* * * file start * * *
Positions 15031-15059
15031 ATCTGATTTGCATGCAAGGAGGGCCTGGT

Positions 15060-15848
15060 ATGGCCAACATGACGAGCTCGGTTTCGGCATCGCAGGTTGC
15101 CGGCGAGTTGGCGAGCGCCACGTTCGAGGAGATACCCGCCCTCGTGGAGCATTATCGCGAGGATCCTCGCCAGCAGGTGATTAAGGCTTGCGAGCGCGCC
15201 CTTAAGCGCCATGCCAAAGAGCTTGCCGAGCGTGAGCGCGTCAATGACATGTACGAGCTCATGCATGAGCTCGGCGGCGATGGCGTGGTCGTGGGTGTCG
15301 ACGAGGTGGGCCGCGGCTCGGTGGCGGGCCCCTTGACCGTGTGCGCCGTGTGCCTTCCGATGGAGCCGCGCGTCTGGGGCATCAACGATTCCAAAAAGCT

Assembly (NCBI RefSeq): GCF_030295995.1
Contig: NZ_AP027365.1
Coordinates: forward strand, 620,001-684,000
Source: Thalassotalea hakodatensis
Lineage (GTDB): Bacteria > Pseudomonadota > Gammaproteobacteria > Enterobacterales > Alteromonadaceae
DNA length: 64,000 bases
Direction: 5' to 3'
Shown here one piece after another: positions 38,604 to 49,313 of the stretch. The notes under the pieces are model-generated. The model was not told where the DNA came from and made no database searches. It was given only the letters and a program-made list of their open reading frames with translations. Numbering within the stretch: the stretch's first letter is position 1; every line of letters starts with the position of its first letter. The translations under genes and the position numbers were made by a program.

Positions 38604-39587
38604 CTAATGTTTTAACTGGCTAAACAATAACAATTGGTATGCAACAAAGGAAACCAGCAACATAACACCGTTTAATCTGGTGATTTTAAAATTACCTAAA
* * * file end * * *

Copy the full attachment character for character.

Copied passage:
Positions 15031-15059
15031 ATCTGATTTGCATGCAAGGAGGGCCTGGT

Positions 15060-15848
15060 ATGGCCAACATGACGAGCTCGGTTTCGGCATCGCAGGTTGC
15101 CGGCGAGTTGGCGAGCGCCACGTTCGAGGAGATACCCGCCCTCGTGGAGCATTATCGCGAGGATCCTCGCCAGCAGGTGATTAAGGCTTGCGAGCGCGCC
15201 CTTAAGCGCCATGCCAAAGAGCTTGCCGAGCGTGAGCGCGTCAATGACATGTACGAGCTCATGCATGAGCTCGGCGGCGATGGCGTGGTCGTGGGTGTCG
15301 ACGAGGTGGGCCGCGGCTCGGTGGCGGGCCCCTTGACCGTGTGCGCCGTGTGCCTTCCGATGGAGCCGCGCGTCTGGGGCATCAACGATTCCAAAAAGCT

Assembly (NCBI RefSeq): GCF_030295995.1
Contig: NZ_AP027365.1
Coordinates: forward strand, 620,001-684,000
Source: Thalassotalea hakodatensis
Lineage (GTDB): Bacteria > Pseudomonadota > Gammaproteobacteria > Enterobacterales > Alteromonadaceae
DNA length: 64,000 bases
Direction: 5' to 3'
Shown here one piece after another: positions 38,604 to 49,313 of the stretch. The notes under the pieces are model-generated. The model was not told where the DNA came from and made no database searches. It was given only the letters and a program-made list of their open reading frames with translations. Numbering within the stretch: the stretch's first letter is position 1; every line of letters starts with the position of its first letter. The translations under genes and the position numbers were made by a program.

Positions 38604-39587
38604 CTAATGTTTTAACTGGCTAAACAATAACAATTGGTATGCAACAAAGGAAACCAGCAACATAACACCGTTTAATCTGGTGATTTTAAAATTACCTAAA